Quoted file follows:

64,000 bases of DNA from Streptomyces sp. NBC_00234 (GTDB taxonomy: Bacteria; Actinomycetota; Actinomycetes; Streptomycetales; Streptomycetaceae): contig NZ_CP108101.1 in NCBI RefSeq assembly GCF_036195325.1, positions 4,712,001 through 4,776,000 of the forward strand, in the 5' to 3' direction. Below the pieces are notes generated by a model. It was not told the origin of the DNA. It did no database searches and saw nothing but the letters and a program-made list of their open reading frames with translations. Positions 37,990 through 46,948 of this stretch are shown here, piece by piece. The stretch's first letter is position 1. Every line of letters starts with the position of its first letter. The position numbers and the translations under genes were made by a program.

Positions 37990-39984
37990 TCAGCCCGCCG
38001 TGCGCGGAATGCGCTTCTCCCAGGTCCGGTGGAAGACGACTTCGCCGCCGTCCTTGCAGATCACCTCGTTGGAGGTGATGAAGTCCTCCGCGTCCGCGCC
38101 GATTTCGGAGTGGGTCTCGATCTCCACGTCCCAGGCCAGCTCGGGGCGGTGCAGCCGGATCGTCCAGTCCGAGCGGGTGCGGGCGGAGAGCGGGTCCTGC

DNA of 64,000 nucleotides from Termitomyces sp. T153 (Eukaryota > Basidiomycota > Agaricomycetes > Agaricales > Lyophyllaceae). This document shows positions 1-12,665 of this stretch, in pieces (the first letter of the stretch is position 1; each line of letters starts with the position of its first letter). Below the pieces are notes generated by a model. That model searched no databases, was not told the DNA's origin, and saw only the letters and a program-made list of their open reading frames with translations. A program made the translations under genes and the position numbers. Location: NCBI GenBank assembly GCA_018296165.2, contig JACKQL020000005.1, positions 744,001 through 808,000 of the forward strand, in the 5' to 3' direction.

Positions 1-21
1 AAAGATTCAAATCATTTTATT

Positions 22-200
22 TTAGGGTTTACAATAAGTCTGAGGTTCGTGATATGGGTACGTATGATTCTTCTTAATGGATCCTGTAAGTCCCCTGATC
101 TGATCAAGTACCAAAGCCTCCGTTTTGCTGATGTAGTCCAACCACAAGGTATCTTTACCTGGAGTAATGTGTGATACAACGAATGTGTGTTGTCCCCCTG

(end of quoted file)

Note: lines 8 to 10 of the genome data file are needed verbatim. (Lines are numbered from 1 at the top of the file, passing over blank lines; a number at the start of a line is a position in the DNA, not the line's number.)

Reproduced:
1 AAAGATTCAAATCATTTTATT

Positions 22-200
22 TTAGGGTTTACAATAAGTCTGAGGTTCGTGATATGGGTACGTATGATTCTTCTTAATGGATCCTGTAAGTCCCCTGATC